Sickle Cell

Essay by PaperNerd ContributorCollege, Undergraduate September 2001

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Sickle cell anemia is an inherited disease that begins at birth and continues for life. Sickle cell anemia causes the body to manufacture red blood cells with abnormal hemoglobin. Hemoglobin is the oxygen-carrying part of a red blood cell, or erythrocyte. The main type of hemoglobin in normal red cells is called hemoglobin A. People with sickle cell anemia have a defective type of hemoglobin called hemoglobin S (for sickle).

Normal red cells are round and flexible, gliding easily through the blood vessels. They don't stick to each other or to the sides of the vessels. In sickle cell anemia, under certain circumstances, the molecules of hemoglobin S stick together and form little crystals. The crystals gravitate to one side of the cell, which collapses the other side. The cells become stiff and distorted in appearance. Some cells resemble a crescent or farmer's sickle, while others may resemble teardrops or even stars.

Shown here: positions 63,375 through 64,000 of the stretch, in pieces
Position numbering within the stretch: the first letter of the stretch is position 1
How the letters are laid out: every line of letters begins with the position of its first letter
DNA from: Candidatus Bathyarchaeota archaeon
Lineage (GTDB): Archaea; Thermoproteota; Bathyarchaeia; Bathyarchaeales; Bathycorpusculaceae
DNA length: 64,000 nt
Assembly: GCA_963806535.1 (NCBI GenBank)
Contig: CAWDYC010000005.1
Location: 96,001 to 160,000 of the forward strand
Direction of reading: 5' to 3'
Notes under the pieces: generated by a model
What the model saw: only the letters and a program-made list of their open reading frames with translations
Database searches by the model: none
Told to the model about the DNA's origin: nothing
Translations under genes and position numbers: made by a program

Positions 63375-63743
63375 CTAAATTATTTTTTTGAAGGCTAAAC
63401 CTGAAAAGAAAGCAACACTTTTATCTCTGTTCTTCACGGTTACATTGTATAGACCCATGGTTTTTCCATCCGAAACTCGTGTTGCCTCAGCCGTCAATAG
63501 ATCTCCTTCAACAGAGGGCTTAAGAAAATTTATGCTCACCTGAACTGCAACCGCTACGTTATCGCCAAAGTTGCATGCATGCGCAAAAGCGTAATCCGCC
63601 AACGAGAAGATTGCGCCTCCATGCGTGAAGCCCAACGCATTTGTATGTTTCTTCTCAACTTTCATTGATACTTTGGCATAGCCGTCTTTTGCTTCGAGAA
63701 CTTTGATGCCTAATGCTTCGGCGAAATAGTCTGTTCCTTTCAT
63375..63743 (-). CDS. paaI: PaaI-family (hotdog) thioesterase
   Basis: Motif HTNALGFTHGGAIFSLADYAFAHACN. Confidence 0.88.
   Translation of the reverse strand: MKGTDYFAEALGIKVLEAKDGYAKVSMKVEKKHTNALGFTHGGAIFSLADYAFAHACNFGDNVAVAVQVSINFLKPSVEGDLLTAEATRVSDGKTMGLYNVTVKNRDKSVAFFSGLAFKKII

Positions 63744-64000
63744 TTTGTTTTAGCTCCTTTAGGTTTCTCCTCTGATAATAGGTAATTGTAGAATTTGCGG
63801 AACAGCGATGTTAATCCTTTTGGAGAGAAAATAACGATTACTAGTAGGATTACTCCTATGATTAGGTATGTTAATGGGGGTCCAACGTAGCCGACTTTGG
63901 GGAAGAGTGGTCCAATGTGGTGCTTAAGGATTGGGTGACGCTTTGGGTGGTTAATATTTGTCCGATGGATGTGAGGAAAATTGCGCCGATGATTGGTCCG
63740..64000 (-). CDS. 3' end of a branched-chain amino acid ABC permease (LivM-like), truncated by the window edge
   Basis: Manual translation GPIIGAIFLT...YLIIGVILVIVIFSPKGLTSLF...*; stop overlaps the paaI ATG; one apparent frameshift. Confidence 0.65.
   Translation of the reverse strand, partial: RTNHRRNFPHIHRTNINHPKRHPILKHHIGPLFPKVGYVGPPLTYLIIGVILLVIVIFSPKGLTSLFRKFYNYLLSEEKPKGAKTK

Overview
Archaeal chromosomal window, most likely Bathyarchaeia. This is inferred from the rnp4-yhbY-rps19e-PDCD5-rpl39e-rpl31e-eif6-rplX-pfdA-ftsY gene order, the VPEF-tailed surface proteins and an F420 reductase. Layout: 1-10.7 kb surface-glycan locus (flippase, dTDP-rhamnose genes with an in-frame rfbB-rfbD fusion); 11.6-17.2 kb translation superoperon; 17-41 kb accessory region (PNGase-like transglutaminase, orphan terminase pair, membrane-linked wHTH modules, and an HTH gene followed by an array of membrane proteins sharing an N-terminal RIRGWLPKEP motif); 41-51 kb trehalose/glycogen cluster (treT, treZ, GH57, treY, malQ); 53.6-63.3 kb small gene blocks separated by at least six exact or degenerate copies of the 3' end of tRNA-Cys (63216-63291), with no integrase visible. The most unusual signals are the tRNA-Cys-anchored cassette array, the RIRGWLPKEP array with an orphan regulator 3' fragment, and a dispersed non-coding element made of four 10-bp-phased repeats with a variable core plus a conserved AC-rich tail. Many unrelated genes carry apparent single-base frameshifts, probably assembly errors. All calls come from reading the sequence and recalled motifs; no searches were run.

These misshapen cells stick to each other, and because of a chemical on their surface, they also stick the vessel walls. As the flow of blood enters the body's tiniest vessels, the capillaries, these sticky, rigid, odd-shaped cells create a logjam. Blood flow is blocked and body tissues are deprived of their necessary oxygen. A person with sickle cell anemia experiences this as a painful crisis.

Normal red blood cells live about 120 days. Sickle-shaped red cells don't live nearly as long--only 15 - 25 days. New red cells are created daily, but in sickle cell anemia the body can't replace the dying red cells fast enough. There is always a shortage of red cells, and therefore a deficit in hemoglobin. Low hemoglobin levels define the condition known as anemia, or when S hemoglobin is involved, sickle cell anemia.

The terms "sickle cell anemia" and "sickle cell disease" are both used to refer to the same condition. There are actually three variations of sickle cell disease, with sickle cell anemia being the most common. In the other types, a person inherits hemoglobin S plus another type of defective hemoglobin. One of the other types of sickle cell disease is called sickle cell Thalassemia disease, or S Thal. The other kind is called sickle cell hemoglobin C disease, or SC disease. SC disease is the mildest form of sickle cell disease.